IN AN age when increasing numbers of people find themselves spending more and more time attending to phones and screens there is a growing deficit in real human-to-human interaction. Certainly the algorithms which power our relationships with the digital world are extremely effective at reinforcing what amounts to an ‘addiction’ to on-line activities.
All this is well known but we do not really understand what the longer-term consequences might be for human behaviour. It is already clear that these consequences will take place in our new, post-pandemic world where many are frightened to touch or be close to another human (a fear which was so deliberately and effectively promoted by almost all western governments during the Covid pandemic). We already know that the dynamics of modern social media create a powerful echo chamber where extreme views (and misinformation or propaganda) of all kinds are reinforced and magnified. We know that the algorithms of Facebook and Twitter (and others) encourage users to share even the most trivial feelings and experiences with the rest of the digital world. We know that the all-powerful IT providers (such as Facebook, Apple and Google) use every contact with social media to harvest personal data which can be sold to advertisers. We know that governments monitor the content of social media in their ‘fight against terrorism’ (and for many other purposes we don’t know about). We know that government and their potent supporters in the corporate world use social media to create, promote and maintain any particular narrative which suits their purpose.
So we now have an emerging world where there is a positive deluge of online content with many powerful vested interests trying to control different narratives (flows of information whether true or false). At the same time we have a growing body of research which shows that healthy friendships and social interaction are some of the most important factors in human wellbeing. We are all familiar with the common (tragic) scenes in pubs and restaurants where each person sitting at a table is more interested in communing with his/her phone/screen than actually talking to those around them. The traditional pub games (cards, darts, billiards, skittles, dominos) have disappeared to be replaced by multiple screens pumping out soaps, sports or adverts. Conversation, if there is any, is competing with poor quality ‘muzak’ and people are constantly checking their phones for texts or messages.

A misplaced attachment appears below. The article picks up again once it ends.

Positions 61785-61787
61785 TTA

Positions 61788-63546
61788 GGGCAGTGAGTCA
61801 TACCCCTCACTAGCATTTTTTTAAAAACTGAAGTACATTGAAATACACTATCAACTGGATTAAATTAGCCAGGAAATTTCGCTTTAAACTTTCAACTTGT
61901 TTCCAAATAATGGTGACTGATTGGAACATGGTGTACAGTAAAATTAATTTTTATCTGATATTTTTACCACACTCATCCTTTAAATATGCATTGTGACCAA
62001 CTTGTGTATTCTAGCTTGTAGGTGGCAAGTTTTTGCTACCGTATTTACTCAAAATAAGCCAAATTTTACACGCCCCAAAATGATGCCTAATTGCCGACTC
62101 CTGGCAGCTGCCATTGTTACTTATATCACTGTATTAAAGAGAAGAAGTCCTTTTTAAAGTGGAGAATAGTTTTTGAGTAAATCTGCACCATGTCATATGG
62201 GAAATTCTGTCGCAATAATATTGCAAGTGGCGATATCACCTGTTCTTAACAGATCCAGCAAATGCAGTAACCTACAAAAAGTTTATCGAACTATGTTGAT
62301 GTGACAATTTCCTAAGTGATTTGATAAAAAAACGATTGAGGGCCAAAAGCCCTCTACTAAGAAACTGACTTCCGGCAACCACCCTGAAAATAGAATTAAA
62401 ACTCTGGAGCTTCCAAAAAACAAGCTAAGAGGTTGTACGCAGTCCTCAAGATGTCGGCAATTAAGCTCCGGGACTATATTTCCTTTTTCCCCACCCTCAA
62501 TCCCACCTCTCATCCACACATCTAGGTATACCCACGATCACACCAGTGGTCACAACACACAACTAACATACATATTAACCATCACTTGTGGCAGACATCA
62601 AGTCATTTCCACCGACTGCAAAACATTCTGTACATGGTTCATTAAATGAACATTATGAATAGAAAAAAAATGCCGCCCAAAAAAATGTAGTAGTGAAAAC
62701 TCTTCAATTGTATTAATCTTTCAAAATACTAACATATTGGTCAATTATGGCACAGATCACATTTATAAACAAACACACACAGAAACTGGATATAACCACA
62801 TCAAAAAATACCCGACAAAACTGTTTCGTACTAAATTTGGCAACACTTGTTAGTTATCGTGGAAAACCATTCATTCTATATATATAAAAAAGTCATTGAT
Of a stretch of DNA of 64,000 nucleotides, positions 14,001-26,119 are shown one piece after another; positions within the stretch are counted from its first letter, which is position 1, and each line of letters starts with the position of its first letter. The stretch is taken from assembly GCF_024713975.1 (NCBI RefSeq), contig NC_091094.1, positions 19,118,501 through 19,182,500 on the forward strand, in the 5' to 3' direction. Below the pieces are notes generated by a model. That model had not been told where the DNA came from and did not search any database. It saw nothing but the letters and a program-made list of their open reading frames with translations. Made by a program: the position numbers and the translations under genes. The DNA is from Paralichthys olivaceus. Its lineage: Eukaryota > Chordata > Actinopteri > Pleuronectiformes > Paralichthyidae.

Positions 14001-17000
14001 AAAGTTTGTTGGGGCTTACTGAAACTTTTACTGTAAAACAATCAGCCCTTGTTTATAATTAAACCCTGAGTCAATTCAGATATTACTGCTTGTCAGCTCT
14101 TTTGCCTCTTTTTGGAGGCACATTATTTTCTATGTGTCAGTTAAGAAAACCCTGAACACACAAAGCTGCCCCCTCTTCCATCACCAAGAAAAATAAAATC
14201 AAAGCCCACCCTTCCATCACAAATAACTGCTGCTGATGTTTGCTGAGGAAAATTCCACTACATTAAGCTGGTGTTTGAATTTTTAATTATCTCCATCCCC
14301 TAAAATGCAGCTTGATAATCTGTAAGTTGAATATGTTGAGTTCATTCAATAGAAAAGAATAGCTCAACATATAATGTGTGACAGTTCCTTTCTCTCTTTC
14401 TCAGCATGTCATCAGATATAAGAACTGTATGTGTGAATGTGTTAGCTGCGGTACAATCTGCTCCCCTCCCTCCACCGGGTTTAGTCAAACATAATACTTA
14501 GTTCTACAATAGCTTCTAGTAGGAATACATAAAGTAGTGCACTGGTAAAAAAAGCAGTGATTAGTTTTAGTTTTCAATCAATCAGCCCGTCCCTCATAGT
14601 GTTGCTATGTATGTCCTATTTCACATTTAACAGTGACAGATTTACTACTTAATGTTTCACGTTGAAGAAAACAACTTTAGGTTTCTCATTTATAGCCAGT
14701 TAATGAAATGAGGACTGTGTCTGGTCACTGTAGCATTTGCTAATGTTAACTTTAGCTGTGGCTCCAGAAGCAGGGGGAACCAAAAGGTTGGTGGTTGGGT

There is no doubt that in times past the village (or corner) pub was a place where real human communication took place, information was shared and relationships strengthened. Humans are very good at this and in some strange way ‘common sense’ seems to moderate a common understanding of what is going on, what is good and what is bad. Face-to-face contact and the strange process of ‘gossip’ is able to produce a more ‘grounded’ picture of the world than the hysteria often created by social media. People in face-to-face dynamic quickly decide whose views they can trust and whose they should question. We use all sorts of visual clues and the rapid processing of mannerisms to make these judgements which are just not possible (or easy) in the on-line world.
Of course, it takes more of an effort to get out and about to meet real people. It’s all too easy to spend life as a ‘couch potato’ accompanied by your screen. There is one thing we can do to change and improve this situation by creating a network of ‘Pubs for Real People’. These social spaces will have:
No wifi – No phone signal – No screens – No muzak
These are spaces where you can enjoy freedom from having your data harvested or monitored, escape from advertising and be able to converse with friends and strangers without competition from poor quality pop music. So just as the Campaign for Real Ale successfully challenged the attempts by major brewing companies to limit supplies to top-pressure pasteurised beers, I believe it is time to start a new campaign –Pubs for Real People.As the battle against the ‘Great Reset’ hots up, these spaces will become more and more important if resistance is to be effective. The globalists’ agenda depends above all on using our digital persona for the purposes of totalitarian control via CBDC (Central Bank Digital Currency), global digital I/Ds, Social Credit scores and Censorship of on-line information. It’s time to opt out!